Content Warning: Discussion of Sexual Violence
A suspicious reluctant Bride and a suspect hedonistic Groom meet for the first time – on their wedding day, of course. Blueballs is a bite-sized thriller turned psychological horror attacking modern perceptions surrounding consent and violence. As the Groom tries to schmooze and seduce his fourth bride in as many years, it becomes clear that something more sinister is afoot between the pair, and their betrothal may soon turn to betrayal. With gloomy verve and a gloriously evident sense of style, Iris Supple-Still’s expeditious and intelligent script marries with delightfully discordant performances to offer something entirely unflinching and unnerving. A powerful social undertone surrounding sexual violence and consent helps give this show a neat edge.
Retelling the story of Bluebeard with a sense of modern panache, Blueballs sees the wealthy and precocious alcoholic Groom entranced with his new wife amidst their wholly unorthodox first dance to a jazz number. Flipping over one another and snapping clicks, it all feels a little divine, if somewhat uneasy. The two rendezvous in their hotel room, finally alone for the first time, to get to know one another. The alcoholic, bombastic Groom makes the Bride squirm with his reluctance to talk about his past lives, his disdain for his family, his constant drinking. With reticence and resolve, she appears entirely dead behind the eyes. Meanwhile, the Groom appears to be full of endless intrigue about his new wife – could she be his salvation? For a moment, it actually seems like things might work out for this unlikely couple, when secrets from their past start to bubble to the surface.
The performances are resolute and utterly entrancing. They manage to uphold a real unsure sense amongst the audience as to where all of this is going and how it will end. The Groom’s sly and toxically masculine nature fletches out a complicated history and later reveals a deeply disturbed individual. The veneer is wafer thin with the Groom – we see him play up to every stereotype and yet you hope for both their sakes that he isn’t as utterly terrible as he appears. The Bride, with her detached expression and voracious disinterest in the man she has married, inflicts wounds on his ego with her every word. Tension rises toward an inevitable moment of violence which is wonderfully formed and stunning to watch. The pair roll around with an almost clownlike physicality, just as choreographed as their bizarre first dance. I only with that the final moment had been a little more of a cut-and-dry end rather than a fade to black.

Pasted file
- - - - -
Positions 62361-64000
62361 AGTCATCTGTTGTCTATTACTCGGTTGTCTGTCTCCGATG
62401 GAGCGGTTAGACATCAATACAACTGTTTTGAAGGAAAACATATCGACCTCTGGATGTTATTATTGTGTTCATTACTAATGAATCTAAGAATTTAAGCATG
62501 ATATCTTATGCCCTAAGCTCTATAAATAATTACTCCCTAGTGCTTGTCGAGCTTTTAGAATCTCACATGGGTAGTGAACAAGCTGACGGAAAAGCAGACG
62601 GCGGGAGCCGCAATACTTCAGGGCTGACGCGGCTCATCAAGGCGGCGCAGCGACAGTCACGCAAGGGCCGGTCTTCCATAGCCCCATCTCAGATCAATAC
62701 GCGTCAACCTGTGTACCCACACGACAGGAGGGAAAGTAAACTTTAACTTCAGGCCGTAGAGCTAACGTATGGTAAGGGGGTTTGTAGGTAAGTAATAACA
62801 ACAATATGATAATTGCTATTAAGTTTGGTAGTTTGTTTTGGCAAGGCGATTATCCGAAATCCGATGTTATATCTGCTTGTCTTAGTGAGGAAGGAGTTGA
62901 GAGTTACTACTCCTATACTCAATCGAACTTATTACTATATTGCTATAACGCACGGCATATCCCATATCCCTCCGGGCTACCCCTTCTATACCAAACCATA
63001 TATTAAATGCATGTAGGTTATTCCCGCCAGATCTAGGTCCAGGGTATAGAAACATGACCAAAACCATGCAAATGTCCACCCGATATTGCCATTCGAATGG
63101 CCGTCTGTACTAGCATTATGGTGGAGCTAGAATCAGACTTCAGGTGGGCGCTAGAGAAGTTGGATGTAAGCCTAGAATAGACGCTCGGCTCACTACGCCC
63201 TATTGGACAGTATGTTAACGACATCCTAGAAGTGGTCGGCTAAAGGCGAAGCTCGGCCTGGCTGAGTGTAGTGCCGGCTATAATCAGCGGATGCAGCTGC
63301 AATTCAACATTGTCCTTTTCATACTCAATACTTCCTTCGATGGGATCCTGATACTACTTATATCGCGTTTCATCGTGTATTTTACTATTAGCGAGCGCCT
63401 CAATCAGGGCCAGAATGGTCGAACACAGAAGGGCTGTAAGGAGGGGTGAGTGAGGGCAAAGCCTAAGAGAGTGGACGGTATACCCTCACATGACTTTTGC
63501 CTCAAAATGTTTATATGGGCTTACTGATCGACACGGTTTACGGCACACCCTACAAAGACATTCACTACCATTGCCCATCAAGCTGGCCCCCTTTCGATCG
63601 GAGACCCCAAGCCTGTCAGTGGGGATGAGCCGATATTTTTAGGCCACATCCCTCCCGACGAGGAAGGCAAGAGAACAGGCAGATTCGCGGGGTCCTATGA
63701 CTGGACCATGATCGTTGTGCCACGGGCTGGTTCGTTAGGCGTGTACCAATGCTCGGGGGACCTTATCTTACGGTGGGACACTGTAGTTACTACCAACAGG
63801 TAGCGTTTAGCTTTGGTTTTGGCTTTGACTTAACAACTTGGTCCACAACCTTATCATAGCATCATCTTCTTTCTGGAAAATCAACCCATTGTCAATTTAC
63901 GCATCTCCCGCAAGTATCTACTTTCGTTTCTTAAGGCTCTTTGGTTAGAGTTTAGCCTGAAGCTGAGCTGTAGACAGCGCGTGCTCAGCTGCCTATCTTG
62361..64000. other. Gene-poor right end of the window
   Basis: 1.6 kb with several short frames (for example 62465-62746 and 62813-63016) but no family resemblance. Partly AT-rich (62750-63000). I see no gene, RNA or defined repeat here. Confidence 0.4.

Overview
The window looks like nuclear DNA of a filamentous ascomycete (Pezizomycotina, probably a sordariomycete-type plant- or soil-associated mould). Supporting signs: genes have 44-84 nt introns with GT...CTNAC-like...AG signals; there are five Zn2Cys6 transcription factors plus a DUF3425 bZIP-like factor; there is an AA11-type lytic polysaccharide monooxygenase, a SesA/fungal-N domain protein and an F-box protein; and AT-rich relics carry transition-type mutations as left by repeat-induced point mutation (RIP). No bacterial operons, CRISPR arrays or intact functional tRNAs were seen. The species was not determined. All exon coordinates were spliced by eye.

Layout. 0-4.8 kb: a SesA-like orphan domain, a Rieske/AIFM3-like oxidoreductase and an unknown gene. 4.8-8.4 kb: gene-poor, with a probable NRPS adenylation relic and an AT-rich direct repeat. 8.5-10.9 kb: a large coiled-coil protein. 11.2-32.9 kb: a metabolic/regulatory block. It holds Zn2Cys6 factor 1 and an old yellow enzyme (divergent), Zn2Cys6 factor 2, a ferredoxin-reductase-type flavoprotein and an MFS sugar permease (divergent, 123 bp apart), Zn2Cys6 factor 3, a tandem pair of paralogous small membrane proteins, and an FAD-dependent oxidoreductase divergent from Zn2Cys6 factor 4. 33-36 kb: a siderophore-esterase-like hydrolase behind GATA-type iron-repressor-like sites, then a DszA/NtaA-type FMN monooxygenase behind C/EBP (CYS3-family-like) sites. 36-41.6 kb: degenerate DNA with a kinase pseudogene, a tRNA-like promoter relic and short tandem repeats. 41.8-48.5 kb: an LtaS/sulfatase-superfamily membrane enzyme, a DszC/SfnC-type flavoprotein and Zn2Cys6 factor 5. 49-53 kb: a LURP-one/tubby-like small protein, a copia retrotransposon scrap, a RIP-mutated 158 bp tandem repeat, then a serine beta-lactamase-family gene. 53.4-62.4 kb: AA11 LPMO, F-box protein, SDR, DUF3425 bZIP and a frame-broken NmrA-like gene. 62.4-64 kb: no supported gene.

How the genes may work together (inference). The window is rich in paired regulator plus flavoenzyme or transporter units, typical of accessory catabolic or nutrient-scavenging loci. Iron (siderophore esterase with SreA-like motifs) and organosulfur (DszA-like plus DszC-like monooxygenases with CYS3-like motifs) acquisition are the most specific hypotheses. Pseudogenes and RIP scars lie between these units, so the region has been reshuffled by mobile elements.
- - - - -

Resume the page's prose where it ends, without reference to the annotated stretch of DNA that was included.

Drenched in a rich texture of sarcasm, irony, and bleeding darkness, this is a gorgeous thing to watch unfold, The plot is extremely neat and the script doesn’t waste a minute. Rich in subtext, every line feels like the pair are flinging a tennis ball of egoism back and forth between each other. We don’t get to learn a terrible amount about either character, but that’s kind of the point, and leads to a stunningly poignant reveal at the end. Those who know the story of Bluebeard are not in for a surprise, yet the piece sings in a sense of gloomy originality. Describing itself as a “40 minute Tequila shot of theatre” – the piece gets straight to the point and delivers a gut-wrenching ending that stings as you walk out into the light.
There are a few plot holes and slight misgivings here and there – all I’ll say without ruining it is that someone is guilty of a crime, and the other knows about it, but we never find out how they know, and why they didn’t contact the police if that is the case. But in the show’s defence, there appear to be unseen authoritarian patriarchal power structures which have compelled both these people together, which might explain why nothing was done about it. There are places where the performance could be tightened up here and there, and the Groom’s bizarre spouts of pain and sudden recoveries don’t feel the most authentic at all times. These are speckles of blight on an utterly gorgeous piece however.
The show handles themes of consent and sexual violence extremely well, and despite its stylistic efforts it never feels without weight or substance. It depicts a grotesque world of systemically supported domestic and sexual violence that feels exceptionally relevant and pertinent. The show focuses on expressing – showing rather than telling – on the issue, and it leaves you with something important to go away thinking about.
Smart, wry, and drenched in a ruinously dark style – this thriller delivers a brooding sense of terror in an incredibly short period of time.
Recommended Drink: I’ll follow the team behind this’ advice and take a shot of Tequila – quick, sharp, and leaves you questioning a lot.
Catch Blueballs at TheSpaceTriplex – Studio at 12:45 until August 26th. Tickets are available through the EdFringe Box Office.